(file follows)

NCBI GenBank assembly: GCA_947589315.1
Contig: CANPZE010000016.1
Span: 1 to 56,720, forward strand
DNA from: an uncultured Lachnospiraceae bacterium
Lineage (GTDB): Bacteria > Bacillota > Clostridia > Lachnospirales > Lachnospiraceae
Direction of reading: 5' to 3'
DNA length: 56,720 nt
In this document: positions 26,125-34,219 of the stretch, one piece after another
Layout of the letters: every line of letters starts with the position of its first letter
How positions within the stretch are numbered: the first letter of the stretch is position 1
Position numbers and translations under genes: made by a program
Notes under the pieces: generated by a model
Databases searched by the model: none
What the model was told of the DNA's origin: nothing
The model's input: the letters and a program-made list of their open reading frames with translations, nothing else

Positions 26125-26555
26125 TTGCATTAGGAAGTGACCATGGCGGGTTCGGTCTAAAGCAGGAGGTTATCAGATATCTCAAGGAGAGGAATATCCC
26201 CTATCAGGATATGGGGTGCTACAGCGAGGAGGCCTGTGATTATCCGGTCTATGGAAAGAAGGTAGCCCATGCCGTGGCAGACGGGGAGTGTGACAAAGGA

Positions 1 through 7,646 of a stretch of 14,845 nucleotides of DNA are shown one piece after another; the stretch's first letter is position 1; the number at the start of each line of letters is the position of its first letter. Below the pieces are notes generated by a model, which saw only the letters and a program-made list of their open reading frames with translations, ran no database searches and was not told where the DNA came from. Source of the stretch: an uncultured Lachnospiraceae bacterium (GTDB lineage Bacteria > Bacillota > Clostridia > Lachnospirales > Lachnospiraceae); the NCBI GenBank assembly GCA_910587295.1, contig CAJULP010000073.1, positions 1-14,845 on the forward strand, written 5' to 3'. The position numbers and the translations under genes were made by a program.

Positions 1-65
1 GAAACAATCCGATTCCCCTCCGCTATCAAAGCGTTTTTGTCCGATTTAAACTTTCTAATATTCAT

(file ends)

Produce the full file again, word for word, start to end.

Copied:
NCBI GenBank assembly: GCA_947589315.1
Contig: CANPZE010000016.1
Span: 1 to 56,720, forward strand
DNA from: an uncultured Lachnospiraceae bacterium
Lineage (GTDB): Bacteria > Bacillota > Clostridia > Lachnospirales > Lachnospiraceae
Direction of reading: 5' to 3'
DNA length: 56,720 nt
In this document: positions 26,125-34,219 of the stretch, one piece after another
Layout of the letters: every line of letters starts with the position of its first letter
How positions within the stretch are numbered: the first letter of the stretch is position 1
Position numbers and translations under genes: made by a program
Notes under the pieces: generated by a model
Databases searched by the model: none
What the model was told of the DNA's origin: nothing
The model's input: the letters and a program-made list of their open reading frames with translations, nothing else

Positions 26125-26555
26125 TTGCATTAGGAAGTGACCATGGCGGGTTCGGTCTAAAGCAGGAGGTTATCAGATATCTCAAGGAGAGGAATATCCC
26201 CTATCAGGATATGGGGTGCTACAGCGAGGAGGCCTGTGATTATCCGGTCTATGGAAAGAAGGTAGCCCATGCCGTGGCAGACGGGGAGTGTGACAAAGGA

Positions 1 through 7,646 of a stretch of 14,845 nucleotides of DNA are shown one piece after another; the stretch's first letter is position 1; the number at the start of each line of letters is the position of its first letter. Below the pieces are notes generated by a model, which saw only the letters and a program-made list of their open reading frames with translations, ran no database searches and was not told where the DNA came from. Source of the stretch: an uncultured Lachnospiraceae bacterium (GTDB lineage Bacteria > Bacillota > Clostridia > Lachnospirales > Lachnospiraceae); the NCBI GenBank assembly GCA_910587295.1, contig CAJULP010000073.1, positions 1-14,845 on the forward strand, written 5' to 3'. The position numbers and the translations under genes were made by a program.

Positions 1-65
1 GAAACAATCCGATTCCCCTCCGCTATCAAAGCGTTTTTGTCCGATTTAAACTTTCTAATATTCAT